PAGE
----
Defined benefit (DB) plan sponsors often express how complicated their plans are to administer. Many times, the reasons are due to unique plan provisions, but more frequently are related to missing and/or incomplete historical participant data. As plan sponsors move to outsourcing their DB plan administration, these data issues need to be addressed during the conversion process. These issues directly affect the efficiency of the ongoing administration. Tackling data issues can become overwhelming, but with thoughtful planning and consulting, data concerns can be mitigated, if not eliminated for the most part.
What exactly is bad data? A common request during the vendor search process is to have the plan sponsor provide some indication of the state of the data. The initial reaction to this request is typically along the lines of “we have data and our actuary is using it to produce a valuation report each year, so what’s the concern?” Actuarial quality data and administration quality data are not the same. During the annual valuation process, the calculations used to determine the plan liabilities are based upon approved actuarial assumptions and are not designed to be exact; they only need be reasonable, justifiable, and within defined parameters. By contrast, individual participant calculations are based on the plan’s formula and historical data specific to each participant. The participant is relying on these calculations to make an important financial decision; as such, it is critical and that the data used for benefit calculations be accurate.
“Bad” data can cause problems. For example, bad data could result in the participant receiving overstated or understated amounts when modeling benefits or when electing to begin receiving benefit(s). The data needed to calculate a benefit that can be “bad” is specific to each DB plan. The data elements frequently found to be problematic include historical salary and hours needed to calculate accruals as well as employment status details needed for service calculations. This is true for both traditional and cash balance plans. In the event the plan has had other plans merged into or divested from it, the historical participant indicators, grandfathered benefit amounts, and identification of deferred participants and vested amounts can be lost. For plans that have existed for a long time, certain data elements may only exist on paper files in a basement storage space or another questionable location. It is no wonder plan sponsors are anxious when this question is posed or do not fully understand the importance of a candid response.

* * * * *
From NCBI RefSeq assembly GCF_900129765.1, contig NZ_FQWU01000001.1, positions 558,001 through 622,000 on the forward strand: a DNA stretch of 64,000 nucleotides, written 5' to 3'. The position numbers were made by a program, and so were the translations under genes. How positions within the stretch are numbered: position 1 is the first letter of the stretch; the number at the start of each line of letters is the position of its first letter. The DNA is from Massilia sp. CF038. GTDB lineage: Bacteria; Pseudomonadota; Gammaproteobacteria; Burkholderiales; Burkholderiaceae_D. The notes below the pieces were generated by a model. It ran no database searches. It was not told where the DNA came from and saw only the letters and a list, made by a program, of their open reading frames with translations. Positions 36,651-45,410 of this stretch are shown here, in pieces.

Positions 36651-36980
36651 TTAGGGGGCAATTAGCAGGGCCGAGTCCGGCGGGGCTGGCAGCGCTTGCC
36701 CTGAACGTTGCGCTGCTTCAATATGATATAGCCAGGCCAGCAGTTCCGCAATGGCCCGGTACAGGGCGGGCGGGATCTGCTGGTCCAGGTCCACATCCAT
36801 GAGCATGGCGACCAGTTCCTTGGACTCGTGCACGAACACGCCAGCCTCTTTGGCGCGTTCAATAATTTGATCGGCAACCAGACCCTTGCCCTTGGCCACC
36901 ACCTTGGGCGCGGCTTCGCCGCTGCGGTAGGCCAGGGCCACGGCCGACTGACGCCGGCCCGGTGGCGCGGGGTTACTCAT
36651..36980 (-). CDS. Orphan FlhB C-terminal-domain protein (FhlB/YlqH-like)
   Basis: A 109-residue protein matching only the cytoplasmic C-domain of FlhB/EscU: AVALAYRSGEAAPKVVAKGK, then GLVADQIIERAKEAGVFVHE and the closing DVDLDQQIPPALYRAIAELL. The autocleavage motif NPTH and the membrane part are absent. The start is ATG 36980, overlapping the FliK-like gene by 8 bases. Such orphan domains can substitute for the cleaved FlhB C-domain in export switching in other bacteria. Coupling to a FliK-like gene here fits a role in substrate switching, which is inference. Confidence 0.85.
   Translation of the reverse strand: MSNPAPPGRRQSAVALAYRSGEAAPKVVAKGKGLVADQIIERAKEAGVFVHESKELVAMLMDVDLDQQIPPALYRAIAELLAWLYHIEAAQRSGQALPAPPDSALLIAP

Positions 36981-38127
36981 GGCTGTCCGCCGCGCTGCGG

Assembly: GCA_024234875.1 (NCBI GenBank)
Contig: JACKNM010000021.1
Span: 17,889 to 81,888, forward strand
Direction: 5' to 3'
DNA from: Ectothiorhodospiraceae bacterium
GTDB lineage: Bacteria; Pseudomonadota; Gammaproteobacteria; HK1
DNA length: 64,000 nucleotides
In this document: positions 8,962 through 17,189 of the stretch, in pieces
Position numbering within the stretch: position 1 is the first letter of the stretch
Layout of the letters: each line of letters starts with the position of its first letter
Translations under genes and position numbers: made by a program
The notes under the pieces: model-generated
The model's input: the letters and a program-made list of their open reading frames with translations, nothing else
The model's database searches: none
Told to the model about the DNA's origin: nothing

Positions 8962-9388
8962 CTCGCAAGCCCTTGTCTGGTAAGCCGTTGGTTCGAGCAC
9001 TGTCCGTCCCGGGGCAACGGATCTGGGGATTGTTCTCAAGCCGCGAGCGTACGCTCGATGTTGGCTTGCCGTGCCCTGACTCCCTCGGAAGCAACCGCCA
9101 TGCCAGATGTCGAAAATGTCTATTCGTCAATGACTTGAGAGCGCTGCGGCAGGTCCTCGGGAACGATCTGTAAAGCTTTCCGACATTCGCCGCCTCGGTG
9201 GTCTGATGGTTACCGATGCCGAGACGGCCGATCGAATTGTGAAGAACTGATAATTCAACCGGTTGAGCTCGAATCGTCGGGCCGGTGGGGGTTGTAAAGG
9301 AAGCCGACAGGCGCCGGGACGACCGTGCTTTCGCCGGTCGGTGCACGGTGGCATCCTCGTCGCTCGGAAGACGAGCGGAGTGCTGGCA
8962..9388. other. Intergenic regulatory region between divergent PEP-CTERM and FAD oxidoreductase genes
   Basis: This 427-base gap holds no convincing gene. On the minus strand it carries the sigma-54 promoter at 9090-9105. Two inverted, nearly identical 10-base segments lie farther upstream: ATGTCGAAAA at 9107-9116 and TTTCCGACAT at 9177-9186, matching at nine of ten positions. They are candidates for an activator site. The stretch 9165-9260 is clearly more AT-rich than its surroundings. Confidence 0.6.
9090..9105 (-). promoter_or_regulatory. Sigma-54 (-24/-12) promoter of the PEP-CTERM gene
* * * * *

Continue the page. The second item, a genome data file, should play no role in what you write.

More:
How can we clean it up? Identifying what you don’t know is impossible; however, the annual valuation data is a good place to start. This file will include any participants used to determine the plan’s liability and should list all participants actively accruing a benefit, those with a deferred benefit, and those currently receiving a payment from the plan. This can be the starting point to determine what might be missing or incomplete. Your actuary can also document the assumptions being used and can often indicate missing underlying data needed for calculations and provide direction on how to determine a value for these participants.
Analysis of the data elements used in your calculation can be extracted from the valuation file. If this review is taking place during a conversion to a new administrator, your conversion team can identify which participants are missing data elements and which elements could be suspect. Once identified, data can either be collected from other sources to be aggregated and used within the calculation. Participants can also be flagged to indicate data is missing and that must be collected before any projected benefits are presented to the participant. For deferred participants missing an accrued benefit amount, once the data is identified, the benefits can be calculated and subsequently certified. This clean-up process can be performed in conjunction with or following a conversion project depending on resources.
Data challenges are common. Many DB plans have experienced the transition from paper-based data to digital data and, as a result, the plan’s underlying data has likely existed in many forms over time. Once the issues are clearly identified, the results of the clean-up effort will benefit both participants and the plan. The data review could identify administrative errors that lead to the need for voluntary compliance program updates (VCP) or the identification of missing participants, which will be beneficial to identify early for valuation purposes and compliance concerns in preparation for plan termination. Spending the effort to address data issues provides confidence in ongoing administration of the plan and will allow for more accurate valuations in the future.